Jewish summer camps in Georgia have experienced a painful offseason.
The 17 people slain at Marjory Stoneman Douglas High School on Feb. 14 included Camp Coleman alumna Alyssa Alhadeff and four other Jewish students, and many students at the heavily Jewish public school had ties to Coleman, Camp Ramah Darom or Camp Barney Medintz in the North Georgia mountains.
The Ramah Darom family already was reeling from a plane crash in Costa Rica that killed campers Hannah and Ari Weiss in late December.
Atlanta families have felt connected to the disasters through the camps, whose directors — Camp Coleman’s Bobby Harris, Camp Ramah Darom’s Geoff Menkowitz and Camp Barney Medintz’s Jim Mittenthal — spoke about the lingering impact as they plan for the summer.
“The effects of the massacre at Stoneman Douglas have rippled through the Camp Ramah Darom family,” Menkowitz said. Counselors have reached out to families whose children attend the school and will monitor them at camp over the summer.
“Each kid will move through grief (and) understanding and process the tragedy in different ways, but it’s our responsibility to effectively communicate with families and make sure we are prepared for the kids when they return under our care,” he said.
Ramah Darom has established the Weiss Family Scholarship Fund to honor Floridians Leslie, 50, and Mitchell Weiss, 52, and their children, Hannah, 19, and Ari, 16, who were among nine people killed in the December plane crash. Donations can be made at ramahdarom.org/Weiss-family-scholarship-fund.
“It’s been difficult to watch all the members of the community walk through this hard time but inspiring to see all the people connected to our camp community supporting each other and taking action to advocate for change,” Menkowitz said.
Harris said some campers have kept in touch with counselors, some of whom traveled to Florida for funerals and other services alongside youths who attended Camp Coleman or were at Stoneman Douglas during the massacre.
“The counselors and the unit heads felt the desire to show up and be there for the kids because we all know that counselors can be role models in life and can be people we can go to because they continue to have a bond or relationship with the campers,” Harris said.
Harris said some kids asked him whether they could organize a drive to dedicate a swing in memory of Alhadeff. He said the swing is a place where campers create connections, conversations and memories, so it symbolizes what camp is about.
One youth asked community members to help create a book with photographs and memories of Alhadeff, to be sent to her parents, Harris said. “The idea is for her parents to understand the impact she had on others while at camp and learn about a part of her life and who she was while they were not there.”
Counselors and campers have had a lot of interaction since the Parkland shooting, Harris said.
“We know that coming back to camp will be some place campers can reconnect and help take care of each other and are taking the steps to prepare a safe experience for them,” he said.
Harris said Coleman has social workers on site and is working with Jewish Family & Career Services to deal with any situation.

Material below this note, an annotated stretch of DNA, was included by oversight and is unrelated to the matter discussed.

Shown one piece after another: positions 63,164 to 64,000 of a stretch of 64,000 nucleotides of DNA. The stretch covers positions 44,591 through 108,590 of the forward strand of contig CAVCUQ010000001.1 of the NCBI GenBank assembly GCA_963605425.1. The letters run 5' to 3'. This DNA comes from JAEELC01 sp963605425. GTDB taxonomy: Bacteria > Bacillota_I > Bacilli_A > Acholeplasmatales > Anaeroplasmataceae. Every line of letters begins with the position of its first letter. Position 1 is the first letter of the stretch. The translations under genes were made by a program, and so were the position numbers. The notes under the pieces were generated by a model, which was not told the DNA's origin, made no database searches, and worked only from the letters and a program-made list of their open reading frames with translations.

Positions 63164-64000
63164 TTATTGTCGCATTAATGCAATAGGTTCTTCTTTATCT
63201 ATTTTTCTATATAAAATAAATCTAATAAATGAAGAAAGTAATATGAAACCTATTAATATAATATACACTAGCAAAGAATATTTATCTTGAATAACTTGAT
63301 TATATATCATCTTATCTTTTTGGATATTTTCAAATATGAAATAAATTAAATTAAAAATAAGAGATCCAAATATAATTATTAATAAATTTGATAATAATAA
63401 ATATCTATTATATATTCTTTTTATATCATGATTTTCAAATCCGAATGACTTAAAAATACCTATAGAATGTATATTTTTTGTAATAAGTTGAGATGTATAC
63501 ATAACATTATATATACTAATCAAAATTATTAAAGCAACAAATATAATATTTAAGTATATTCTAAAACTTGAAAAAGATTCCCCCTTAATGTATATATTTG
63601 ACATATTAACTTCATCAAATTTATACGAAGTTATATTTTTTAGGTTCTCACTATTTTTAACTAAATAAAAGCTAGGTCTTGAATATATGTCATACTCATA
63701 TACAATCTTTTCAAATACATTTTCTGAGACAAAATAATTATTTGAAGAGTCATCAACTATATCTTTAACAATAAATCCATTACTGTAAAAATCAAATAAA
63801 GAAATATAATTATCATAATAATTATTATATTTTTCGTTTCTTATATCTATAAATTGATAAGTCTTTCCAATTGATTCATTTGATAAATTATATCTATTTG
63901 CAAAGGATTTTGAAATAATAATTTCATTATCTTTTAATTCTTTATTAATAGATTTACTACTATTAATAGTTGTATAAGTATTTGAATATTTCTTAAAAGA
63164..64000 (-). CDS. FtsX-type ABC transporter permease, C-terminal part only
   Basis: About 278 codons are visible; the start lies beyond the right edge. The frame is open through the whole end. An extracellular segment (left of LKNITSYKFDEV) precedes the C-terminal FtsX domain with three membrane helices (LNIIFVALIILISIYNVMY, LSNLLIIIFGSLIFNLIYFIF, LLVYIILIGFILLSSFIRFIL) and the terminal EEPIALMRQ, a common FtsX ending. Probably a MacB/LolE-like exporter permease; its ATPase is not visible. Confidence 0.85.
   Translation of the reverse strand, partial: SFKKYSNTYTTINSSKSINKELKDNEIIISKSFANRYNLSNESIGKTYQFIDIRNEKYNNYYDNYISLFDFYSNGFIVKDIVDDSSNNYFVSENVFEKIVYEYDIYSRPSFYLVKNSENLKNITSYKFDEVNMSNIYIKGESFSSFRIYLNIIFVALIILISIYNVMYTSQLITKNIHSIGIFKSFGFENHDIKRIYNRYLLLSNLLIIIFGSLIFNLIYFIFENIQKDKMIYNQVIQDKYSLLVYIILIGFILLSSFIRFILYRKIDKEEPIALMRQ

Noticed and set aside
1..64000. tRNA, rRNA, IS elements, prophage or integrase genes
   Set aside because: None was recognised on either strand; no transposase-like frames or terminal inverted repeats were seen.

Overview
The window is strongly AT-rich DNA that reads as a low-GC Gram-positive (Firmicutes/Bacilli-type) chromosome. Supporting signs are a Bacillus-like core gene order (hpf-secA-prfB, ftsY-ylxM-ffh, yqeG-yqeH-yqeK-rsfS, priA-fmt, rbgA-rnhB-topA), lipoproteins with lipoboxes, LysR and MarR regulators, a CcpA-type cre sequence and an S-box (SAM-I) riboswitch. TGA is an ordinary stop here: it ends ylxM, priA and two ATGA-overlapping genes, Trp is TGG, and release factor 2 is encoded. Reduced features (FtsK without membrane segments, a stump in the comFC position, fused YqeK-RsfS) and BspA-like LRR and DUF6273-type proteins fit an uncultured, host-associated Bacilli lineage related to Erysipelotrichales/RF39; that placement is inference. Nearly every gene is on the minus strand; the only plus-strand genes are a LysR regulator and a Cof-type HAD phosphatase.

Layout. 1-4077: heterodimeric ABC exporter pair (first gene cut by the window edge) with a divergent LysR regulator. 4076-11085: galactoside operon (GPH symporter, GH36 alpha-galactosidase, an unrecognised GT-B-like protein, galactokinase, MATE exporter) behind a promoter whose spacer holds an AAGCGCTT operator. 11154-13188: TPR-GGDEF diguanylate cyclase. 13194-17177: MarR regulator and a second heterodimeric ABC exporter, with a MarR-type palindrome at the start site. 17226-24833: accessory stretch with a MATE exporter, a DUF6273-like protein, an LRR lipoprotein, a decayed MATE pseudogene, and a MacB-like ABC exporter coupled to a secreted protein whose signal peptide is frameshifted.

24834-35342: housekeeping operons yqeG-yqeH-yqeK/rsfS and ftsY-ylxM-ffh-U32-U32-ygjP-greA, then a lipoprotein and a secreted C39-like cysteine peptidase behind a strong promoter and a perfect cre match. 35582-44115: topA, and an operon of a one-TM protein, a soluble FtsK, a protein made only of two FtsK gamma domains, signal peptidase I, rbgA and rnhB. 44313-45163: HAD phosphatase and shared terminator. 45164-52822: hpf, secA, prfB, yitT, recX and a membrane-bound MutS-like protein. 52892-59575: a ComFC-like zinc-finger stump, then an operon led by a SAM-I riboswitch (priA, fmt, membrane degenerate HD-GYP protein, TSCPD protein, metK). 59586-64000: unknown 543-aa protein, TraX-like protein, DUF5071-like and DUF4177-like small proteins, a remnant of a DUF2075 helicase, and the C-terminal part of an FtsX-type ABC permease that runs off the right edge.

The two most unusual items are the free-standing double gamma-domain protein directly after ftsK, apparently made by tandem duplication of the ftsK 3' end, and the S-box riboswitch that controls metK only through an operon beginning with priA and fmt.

JF&CS is offering individualized meetings for each camp, as well as sessions for the camp administrators and staff on how to process and manage feelings, said Dan Arnold, the director of clinical services for JF&CS.
He said JF&CS is providing literature for adults to help them recognize when a child is grieving or otherwise needs additional support.
“We know that kids aren’t always able to verbalize feelings or are comfortable asking for support, but this is a great way for adults to be on the lookout,” Arnold said.
JF&CS will invite the camps this summer to contact the agency if they need additional assistance from JF&CS’ counselors.
“We are committed to supporting our community partners and managing the strong feelings related to the Parkland shooting, but also the staff members and the counselors, because we know those relationships were present, and they may also be affected,” Arnold said.
Camp Barney, which has access to emergency response units, sheriff’s deputies, emergency medical services and homeland security, will offer special programs for campers to express themselves should they feel any post-trauma effects, Mittenthal said.
“The intentionality is something that is paramount for us,” he said. “Whether it was bomb threats to the JCC about a year ago or similar events, they remind us to go through our very, very long checklist.”
Mittenthal said he prolifically writes about everything that is seen and not seen, meaning everyone working behind the scenes, to keep Camp Barney safe each summer.
Many people connected to Camp Barney have felt the impact of the Parkland shooting, Mittenthal said, whether they live in Atlanta or South Florida. He said what makes him emotional sometimes is the number of affected families who have told him how grateful they are that not only their neighbors, but also people from Barney have reached out to them.
Rather than feel any nervousness about leaving families for a month or two this summer, campers are looking forward to renewing their camp community, he said.
“These kids were in the same units, went to each other’s bar and bat mitzvahs, and realize they are going to live in this atmosphere for the next several months,” Mittenthal said, “but are counting down the days to experience what they feel at camp every summer.”